Introverts and Influence: A Dynamic Duo

Introverts and influence aren’t two words that you normally think of in the same blink. Yet, Jennifer Kahnweiler, Ph.D., in her book Quiet Influence, turns that misconception on its head. What can you learn about influencing others without necessarily making a peep? Check out the following exchange that Kahnweiler and I had on Twitter. An executive coach who speaks internationally, she is also the author of The Introverted Leader and has been recognized as a “champion for introverts.” As an introvert, I appreciate Twitter because I get to think before I tweet, and I enjoy doing so in 140-character bursts. Conversely, Kahnweiler says that she appreciates being forced to think before she tweets and being succinct, two challenges for her as an extrovert.

NA: In Quiet Influence you show that introverts can be highly effective influencers without acting like extroverts. How?

JK: By making the most of their natural, quiet strengths. So much more impactful when they do that!

NA: Agreed. How do you define influence, and what is “quiet influence”?

JK: Make a difference: challenge the status quo, provoke new ways of thinking, effect change or inspire others to move forward.

JK: Big, vibrant personalities are not necessary ingredients. The quieter, more thoughtful voice often speaks the best ideas.

JK: QI folks acknowledge and tap into their internal energy to engage with the outside world. Ex.: think first, talk later :).

NA: Thinking first, talking later is a strong introvert need.

JK: Organizations don’t often respect the need for introverts to think first. Bias toward action and against reflection. Agree?

NA: Indeed. We live in an action-oriented time and culture.

JK: Yes! But slowly things are changing as we thankfully see the “Rise of the Introverts!”

NA: You talk about QIQ, or the Quiet Influence Quotient. How can you increase your QIQ?

JK: By considering your influencing challenge and thoughtfully applying these strengths. Charting progress is cool!

JK: There is more than one way to have some sway. We can make a great impact by using the strengths of Quiet Influence.

JK: 6 strengths: Quiet Time, Preparation, Engaged Listening, Focused Conversations, Writing and Thoughtful Use of Social Media.

JK: I’s move into having focused conversations where they put forth their point of view. Listen and talk.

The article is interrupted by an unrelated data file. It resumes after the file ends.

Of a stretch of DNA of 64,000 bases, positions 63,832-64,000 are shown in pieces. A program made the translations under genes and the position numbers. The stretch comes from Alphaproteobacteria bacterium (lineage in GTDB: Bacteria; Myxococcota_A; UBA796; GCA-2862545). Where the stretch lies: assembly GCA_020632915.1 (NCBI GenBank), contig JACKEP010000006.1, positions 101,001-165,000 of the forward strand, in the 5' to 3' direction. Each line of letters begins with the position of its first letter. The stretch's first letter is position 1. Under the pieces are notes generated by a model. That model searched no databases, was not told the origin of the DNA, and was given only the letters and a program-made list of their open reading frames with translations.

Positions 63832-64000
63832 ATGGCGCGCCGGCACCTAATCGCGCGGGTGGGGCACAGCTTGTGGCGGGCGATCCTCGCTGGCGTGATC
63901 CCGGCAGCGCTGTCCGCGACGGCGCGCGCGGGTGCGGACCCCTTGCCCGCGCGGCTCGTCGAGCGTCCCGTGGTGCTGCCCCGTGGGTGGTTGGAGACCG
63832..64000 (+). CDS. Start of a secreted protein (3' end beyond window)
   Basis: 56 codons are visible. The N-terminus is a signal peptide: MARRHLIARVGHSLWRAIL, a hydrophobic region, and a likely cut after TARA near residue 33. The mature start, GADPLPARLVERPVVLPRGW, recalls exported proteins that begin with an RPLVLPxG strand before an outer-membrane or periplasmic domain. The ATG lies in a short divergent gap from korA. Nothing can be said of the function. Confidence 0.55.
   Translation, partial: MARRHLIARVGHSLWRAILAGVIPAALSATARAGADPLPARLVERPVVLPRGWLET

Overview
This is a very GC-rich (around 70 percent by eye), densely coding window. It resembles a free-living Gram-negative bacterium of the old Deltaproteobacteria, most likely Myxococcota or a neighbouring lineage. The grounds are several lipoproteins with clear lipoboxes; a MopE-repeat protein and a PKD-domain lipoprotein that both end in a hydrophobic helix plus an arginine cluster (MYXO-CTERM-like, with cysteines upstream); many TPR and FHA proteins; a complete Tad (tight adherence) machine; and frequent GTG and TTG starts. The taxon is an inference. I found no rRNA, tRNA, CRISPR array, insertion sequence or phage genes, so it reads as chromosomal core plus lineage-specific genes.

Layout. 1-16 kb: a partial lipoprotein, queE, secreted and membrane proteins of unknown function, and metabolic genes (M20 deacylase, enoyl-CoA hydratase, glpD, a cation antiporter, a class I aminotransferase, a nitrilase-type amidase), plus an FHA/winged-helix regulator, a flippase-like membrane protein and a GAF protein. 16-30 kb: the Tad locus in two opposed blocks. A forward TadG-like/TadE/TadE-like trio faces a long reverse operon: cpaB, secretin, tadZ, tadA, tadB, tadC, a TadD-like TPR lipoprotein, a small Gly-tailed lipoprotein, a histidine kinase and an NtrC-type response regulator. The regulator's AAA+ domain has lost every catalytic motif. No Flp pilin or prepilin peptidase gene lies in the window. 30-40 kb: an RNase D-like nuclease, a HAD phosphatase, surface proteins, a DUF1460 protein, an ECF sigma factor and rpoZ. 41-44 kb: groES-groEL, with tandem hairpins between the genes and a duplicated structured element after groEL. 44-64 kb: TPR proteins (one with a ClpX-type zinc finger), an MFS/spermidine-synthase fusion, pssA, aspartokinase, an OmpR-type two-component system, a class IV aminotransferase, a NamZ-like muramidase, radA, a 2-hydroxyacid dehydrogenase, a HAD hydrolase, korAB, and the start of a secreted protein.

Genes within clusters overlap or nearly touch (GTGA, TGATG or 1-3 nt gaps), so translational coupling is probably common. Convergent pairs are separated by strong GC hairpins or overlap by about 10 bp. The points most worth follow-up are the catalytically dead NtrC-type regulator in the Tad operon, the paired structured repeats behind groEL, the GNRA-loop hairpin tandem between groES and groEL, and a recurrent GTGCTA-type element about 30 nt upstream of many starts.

JK: If you have to sell an idea try writing an email AND having a focused conversation. The strengths work well together.

NA: Peanut butter and chocolate. Eh?

JK: Absolutely! Or Cream cheese and bagels.

NA: Yes, and an introvert might like to have those quietly, at her desk, or while influencing one key stakeholder over lunch.

JK: Food, like laughter is a relationship builder :).

NA: Yes. Food is a universal way to bring people together.

NA: And you talk about the downside of overusing quiet strengths too.

JK: Asking too many questions when listening can be seen as not being competent or confident. Agree?

NA: Yes. That can result in the appearance of nervousness or sounding “junior” rather than authoritative.

JK: Quiet time can be overused and lead to a lack of motivation and lost opportunities. Not good for influencing :(.

NA: So it sounds as if introverts need to strike the right balance between quiet and social time, depending on their goals.

JK: Yes! And it varies from person to person, place to place, “Know thyself” is the catch phrase here.

JK: I’s are always having to adapt to E’s. By borrowing from the QI playbook of embracing solitude, great things can happen!

NA: Yes. Too much people time is like Kryptonite for introverts. We need those breaks for reflecting for our best contributions.

JK: By the way, extroverts are grabbing the idea of quiet time and running with it. Running phrase fits right?

NA: Indeed. Can you give examples of individuals you consider to be quiet influencers?

JK: Famous QI folks: Tim Cook (Apple CEO), Janet Yellen (new Federal Reserve head), Steve Wozniak, Doug Conant, Warren Buffett. Many more!

JK: Even more important are the millions of “QI’rs” across countries, industries and fields who make a difference every day.

NA: So how can introverts communicate their messages at noisy meetings where they struggle to get in a word edgewise?

JK: Meetings are a HUGE challenge for I’s. Use the 1st P on the 4 P’s Process*: PREPARE. Know questions to ask, rehearse their comments.

NA: Indeed. And those conversations can happen in person or virtually.

JK: Yes. Social media is a boon for QI’s who can decide when and how they respond. It is a great tool to increase influence.

NA: Yes. Social media is lovely for introverts because, at least in its written forms, we can reflect before hitting “send.”

JK: Social media moves people to action (ex.: Arab Spring) and helps Quiet Influencers achieve visibility and builds relationships.

JK: The best QI’rs are givers on social media and do (as you say) post quality content!

NA: Thank you for posting your quality content today.

NA: What trends indicate that now is the time for quiet influence? You mention flattened organizations as one example in your book.

JK: You must communicate key messages to a complex web of vendors, suppliers, customers in and out of the organization.

JK: Other influencing styles work better globally.

JK: I really appreciate the chance to get to know you and dialogue on the rise of introverts and quiet influence.

NA: Thank you for our chat and for writing your book, which has lots of great concrete advice for Is and insights for Es too.

JK: I appreciate the incredible work you do to tell the introvert story. A pleasure to connect.



*“The Four P’s Process of Leadership Success,” originally described in the Introverted Leader: Prepare, Presence, Push, Practice.

Edits were made to the Twitter exchange above for clarity.


© Copyright 2014 Nancy Ancowitz


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